Indian Myna Click to enlarge image
Image: John Fields
© Australian Museum

Fast Facts

  • Classification
    Species
    tristis
    Genus
    Acridotheres
    Family
    Sturnidae
    Order
    Passeriformes
    Class
    Aves
    Subphylum
    Vertebrata
    Phylum
    Chordata
    Kingdom
    Animalia
  • Size Range
    23 cm to 26 cm

The Common Myna's success is mostly a result of its opportunistic behaviour and aggressiveness towards other species, bullying them around food sources and out competing them for nesting sites.

Identification

The Common Myna is brown with a black head. It has a yellow bill, legs and bare eye skin. In flight it shows large white wing patches. The Common Myna is a member of the starling family and is also known as the Indian Myna or Indian Mynah.

Habitat

The Common Myna is closely associated with human habitation. In the evening, large groups of Common Mynas gather in communal roosts, mainly in the non-breeding season, in roof voids, bridges, and large trees, and numbers can reach up to several thousands.

Distribution

The Common Myna is found along the east and south-east coasts of Australia. Introduced at Melbourne from south-east Asia between 1862 and 1872, it established quickly, with several other introductions occurring until the 1950's.


Feeding and diet

Common Mynas are accomplished scavengers, feeding on almost anything, including insects, fruits and vegetables, scraps, pets' food and even fledgling sparrows.

Communication

The voice is unpleasant: a collection of growls and other harsh notes.The noise from large groups of Common Mynas can be deafening.

Breeding behaviours

Common Mynas mate for life. During the breeding season there is usually considerable competition for nesting sites. Favoured locations are in the walls and ceilings of buildings, making these birds a nuisance to humans. Nests are also placed in tree hollows, which are used by native birds. Nests are quite messy and consist of a variety of materials. Leaves, grasses, feathers and assorted items of rubbish are common materials. Violent battles often erupt between occupants of nesting sites and the couple that wish to evict them. Each partner grapples with its opposite number and contestants drop to the ground secured in each other's claws. Bills are jabbed ruthlessly at the opponent. Finally, the defeated couple leaves to search for another site.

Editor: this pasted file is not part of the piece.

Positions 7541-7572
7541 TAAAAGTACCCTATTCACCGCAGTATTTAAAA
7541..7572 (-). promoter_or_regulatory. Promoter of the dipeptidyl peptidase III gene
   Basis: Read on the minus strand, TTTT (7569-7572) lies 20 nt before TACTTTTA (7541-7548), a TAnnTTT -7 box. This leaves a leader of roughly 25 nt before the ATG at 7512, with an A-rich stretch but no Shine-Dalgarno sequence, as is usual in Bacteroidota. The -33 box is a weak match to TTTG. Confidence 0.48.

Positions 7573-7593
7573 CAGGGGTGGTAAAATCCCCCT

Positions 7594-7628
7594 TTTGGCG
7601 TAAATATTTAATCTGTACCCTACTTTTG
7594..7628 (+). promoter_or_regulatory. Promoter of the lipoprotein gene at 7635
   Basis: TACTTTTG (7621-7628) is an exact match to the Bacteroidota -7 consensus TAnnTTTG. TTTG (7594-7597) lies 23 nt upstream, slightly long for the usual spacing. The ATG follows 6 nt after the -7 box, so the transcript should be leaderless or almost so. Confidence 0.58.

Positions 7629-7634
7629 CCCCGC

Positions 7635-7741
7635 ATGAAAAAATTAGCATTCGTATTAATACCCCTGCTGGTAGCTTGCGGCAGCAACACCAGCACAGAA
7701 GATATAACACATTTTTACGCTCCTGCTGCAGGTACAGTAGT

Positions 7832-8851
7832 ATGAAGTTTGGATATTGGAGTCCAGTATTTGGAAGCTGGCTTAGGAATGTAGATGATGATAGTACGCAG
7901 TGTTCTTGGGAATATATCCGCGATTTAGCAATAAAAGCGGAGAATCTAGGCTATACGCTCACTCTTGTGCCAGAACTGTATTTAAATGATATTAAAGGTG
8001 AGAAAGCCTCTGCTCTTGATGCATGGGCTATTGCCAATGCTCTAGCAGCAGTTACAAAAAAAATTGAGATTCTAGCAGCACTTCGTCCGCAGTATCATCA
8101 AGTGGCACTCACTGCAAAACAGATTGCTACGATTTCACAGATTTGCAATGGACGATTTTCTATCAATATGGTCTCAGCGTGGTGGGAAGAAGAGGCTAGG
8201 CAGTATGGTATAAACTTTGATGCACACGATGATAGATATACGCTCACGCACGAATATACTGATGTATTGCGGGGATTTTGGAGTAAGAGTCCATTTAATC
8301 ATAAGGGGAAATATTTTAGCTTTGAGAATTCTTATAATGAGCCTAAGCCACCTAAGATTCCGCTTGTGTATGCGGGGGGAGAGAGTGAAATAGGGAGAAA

Breeding Season: October to March.

Economic impacts

The Common Myna was introduced into the cane fields of north-eastern Queensland in 1883, to combat insect pests, particularly plague locusts and cane beetles. Other releases occurred, and by the 1940s and 1950s it was established in many eastern metropolitan areas. Failed introductions were made at Launceston, Tasmania in 1900 and later in 1955. Some sightings have occurred since, however, probably of birds that have flown there from the mainland. In southern Asia Common Mynas are not generally considered pests, as flocks follow the plough to feast on the insects and grubs turned up with the soil. In Australia, however, their fruit-eating habits make them a pest of fruit trees, especially figs. Birds are also responsible for picking off seedlings in market gardens.

References

  • Pizzey, G. and Knight, F. 1997. Field Guide to the Birds of Australia. Angus and Robertson, Sydney.
  • Strahan, R. (ed) 1996. Finches, Bowerbirds and Other Passerines of Australia. Angus and Robertson and the National Photographic Index of Australian Wildlife, Sydney.